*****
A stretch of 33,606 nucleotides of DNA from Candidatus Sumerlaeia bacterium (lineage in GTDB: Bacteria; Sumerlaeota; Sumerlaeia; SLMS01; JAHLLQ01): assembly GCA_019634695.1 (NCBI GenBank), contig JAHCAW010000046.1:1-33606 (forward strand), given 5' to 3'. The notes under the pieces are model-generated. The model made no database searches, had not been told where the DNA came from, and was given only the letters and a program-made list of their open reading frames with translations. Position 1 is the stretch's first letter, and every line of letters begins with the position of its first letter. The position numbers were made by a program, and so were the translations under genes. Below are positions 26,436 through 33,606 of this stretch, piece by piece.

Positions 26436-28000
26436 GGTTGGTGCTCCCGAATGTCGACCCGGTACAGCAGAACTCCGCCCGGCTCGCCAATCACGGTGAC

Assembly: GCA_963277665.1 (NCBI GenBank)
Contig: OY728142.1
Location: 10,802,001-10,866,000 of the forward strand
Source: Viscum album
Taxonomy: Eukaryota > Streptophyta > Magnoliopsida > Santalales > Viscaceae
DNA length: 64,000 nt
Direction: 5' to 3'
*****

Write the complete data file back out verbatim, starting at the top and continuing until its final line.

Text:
A stretch of 33,606 nucleotides of DNA from Candidatus Sumerlaeia bacterium (lineage in GTDB: Bacteria; Sumerlaeota; Sumerlaeia; SLMS01; JAHLLQ01): assembly GCA_019634695.1 (NCBI GenBank), contig JAHCAW010000046.1:1-33606 (forward strand), given 5' to 3'. The notes under the pieces are model-generated. The model made no database searches, had not been told where the DNA came from, and was given only the letters and a program-made list of their open reading frames with translations. Position 1 is the stretch's first letter, and every line of letters begins with the position of its first letter. The position numbers were made by a program, and so were the translations under genes. Below are positions 26,436 through 33,606 of this stretch, piece by piece.

Positions 26436-28000
26436 GGTTGGTGCTCCCGAATGTCGACCCGGTACAGCAGAACTCCGCCCGGCTCGCCAATCACGGTGAC

Assembly: GCA_963277665.1 (NCBI GenBank)
Contig: OY728142.1
Location: 10,802,001-10,866,000 of the forward strand
Source: Viscum album
Taxonomy: Eukaryota > Streptophyta > Magnoliopsida > Santalales > Viscaceae
DNA length: 64,000 nt
Direction: 5' to 3'